Cecil McAlister, a resident of the city, took first place in the American Legion contest.
John M. Purcell, American City Flags, Raven 9-10, 2002-2003

More about the Flag

An interesting footnote to the flag’s adoption followed. McAlister’s original design shows WICHITA in white on the fly’s red segment, appearing to emerge from the center as the letters grow steadily larger toward the fly’s edge. The first flags sewn, however (by Mrs. Mary J. Harper), did not have the city’s name on them. On 25 March 1940, at the suggestion of Mrs. W. E. Haines of Haines Tile and Mantel Co., the city commission adopted a resolution to add the city’s name to the flag, perhaps unaware that it had been part of the original design. The resolution, however, went into the “pending” file, and was never acted upon, even though there were periodic calls for the name to be added in later years. The reluctance of the city government—in opposition to an overwhelming trend among U.S. cities to place the name of the city on its flag—leads the vexillologist to wonder if there is a wise flag designer in the Wichita city hall who has never been persuaded to tamper with success!
John M. Purcell, American City Flags, Raven 9-10, 2002-2003

It's red, white and blue and sixty years old. It's also rarer than hen's teeth and recognized by very few Wichitans. It's the official flag of the City of Wichita. So few copies of the flag have ever been made and flown that most Wichitans have never seen it. Acting on a 1940 amendment to the design would help by adding the word "Wichita" to the flag.

In a day when artists charge thousands of dollars to "develop a concept" for company logos, the 1937 prize money doesn't sound like much. A total of $85 was doled out among six top vote getters, but in hard economic times it was worth the effort. Artist Cecil McAlister was one of a large group of people vying for the $40 first prize in May, 1937. They submitted a hundred different designs to a panel of three other artists to judge. They selected McAlister's design, one based on Indian symbolism. It was accepted by proclamation on June 14, 1937, Flag Day.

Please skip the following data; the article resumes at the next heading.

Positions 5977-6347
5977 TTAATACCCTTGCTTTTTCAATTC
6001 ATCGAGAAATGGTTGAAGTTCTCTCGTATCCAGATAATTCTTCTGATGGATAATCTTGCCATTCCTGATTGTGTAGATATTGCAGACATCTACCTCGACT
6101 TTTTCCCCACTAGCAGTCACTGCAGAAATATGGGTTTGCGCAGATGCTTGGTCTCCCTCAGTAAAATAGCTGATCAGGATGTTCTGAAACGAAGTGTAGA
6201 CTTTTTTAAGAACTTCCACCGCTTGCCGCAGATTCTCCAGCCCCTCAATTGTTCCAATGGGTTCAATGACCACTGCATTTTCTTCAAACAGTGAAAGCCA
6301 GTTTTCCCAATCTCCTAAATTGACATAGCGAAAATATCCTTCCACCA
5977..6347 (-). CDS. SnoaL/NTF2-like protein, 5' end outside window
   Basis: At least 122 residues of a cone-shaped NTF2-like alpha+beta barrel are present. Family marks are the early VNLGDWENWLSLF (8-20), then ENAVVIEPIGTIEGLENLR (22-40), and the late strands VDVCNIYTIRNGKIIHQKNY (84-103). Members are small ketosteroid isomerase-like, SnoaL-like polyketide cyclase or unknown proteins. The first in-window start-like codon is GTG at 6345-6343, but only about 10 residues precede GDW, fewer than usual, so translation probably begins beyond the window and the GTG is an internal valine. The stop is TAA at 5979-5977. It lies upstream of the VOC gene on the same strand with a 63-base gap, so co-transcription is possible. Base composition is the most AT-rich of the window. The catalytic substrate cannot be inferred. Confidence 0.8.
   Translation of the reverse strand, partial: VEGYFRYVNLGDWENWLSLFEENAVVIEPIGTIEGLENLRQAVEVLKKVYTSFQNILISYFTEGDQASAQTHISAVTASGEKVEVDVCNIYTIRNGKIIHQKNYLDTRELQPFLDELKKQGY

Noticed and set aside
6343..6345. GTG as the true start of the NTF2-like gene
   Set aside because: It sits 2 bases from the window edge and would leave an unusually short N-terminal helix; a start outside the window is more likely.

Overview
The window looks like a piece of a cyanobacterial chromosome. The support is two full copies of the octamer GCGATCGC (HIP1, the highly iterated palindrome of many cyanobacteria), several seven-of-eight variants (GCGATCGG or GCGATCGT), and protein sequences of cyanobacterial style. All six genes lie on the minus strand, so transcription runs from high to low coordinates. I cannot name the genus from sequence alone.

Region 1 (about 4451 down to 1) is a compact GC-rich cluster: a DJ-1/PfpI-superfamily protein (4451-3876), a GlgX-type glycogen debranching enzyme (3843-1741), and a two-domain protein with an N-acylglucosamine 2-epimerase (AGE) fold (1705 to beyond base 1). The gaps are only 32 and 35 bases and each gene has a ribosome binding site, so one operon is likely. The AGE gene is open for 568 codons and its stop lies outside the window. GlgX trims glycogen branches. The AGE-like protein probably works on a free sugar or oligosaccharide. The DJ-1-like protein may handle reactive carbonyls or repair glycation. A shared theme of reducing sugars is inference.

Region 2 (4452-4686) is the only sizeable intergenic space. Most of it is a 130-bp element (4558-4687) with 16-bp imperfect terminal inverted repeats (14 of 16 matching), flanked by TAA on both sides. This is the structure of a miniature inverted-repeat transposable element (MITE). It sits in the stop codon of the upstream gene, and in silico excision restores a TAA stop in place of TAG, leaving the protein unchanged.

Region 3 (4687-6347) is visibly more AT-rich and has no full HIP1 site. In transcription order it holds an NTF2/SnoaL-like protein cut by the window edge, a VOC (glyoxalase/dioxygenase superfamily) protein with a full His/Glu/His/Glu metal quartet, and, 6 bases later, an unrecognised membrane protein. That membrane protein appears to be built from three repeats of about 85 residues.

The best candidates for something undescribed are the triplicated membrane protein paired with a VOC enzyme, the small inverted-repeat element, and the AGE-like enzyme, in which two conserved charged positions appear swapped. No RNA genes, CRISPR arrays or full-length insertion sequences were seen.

The winning design was a complex sewing challenge for west-side seamstress Mary J. Harper. Wichita's Betsy Ross, as she was then styled, spent an entire day piecing together the design of Indian emblems from red, white and blue silk. She made a total of six flags originally

The first one flew from the City Hall flagstaff at 204 S. Main on July 23, 1937. None of the originals is known to survive, but their descendants fly outside Century II and City Hall everyday. Take a closer look next time at McAlister's award-winning and inspired design.
Charlie Whitworth, 4 February 1999

1940 Proposal for Flag Change

[Wichita, Kansas flag] image by Thanh-Tam Le and António Martins-Tuválkin, 10 June 2008

In 1940 an amendment was offered to make the flag more easily known. Mrs. W.F. Haines suggested adding the word "Wichita" in white letters over the largest red ray. To date it has never been acted upon.
Charlie Whitworth, 4 February 1999


[Municipal logo] image located by Paul Bassinson, 5 August 2019

Paul Bassinson, 5 August 2019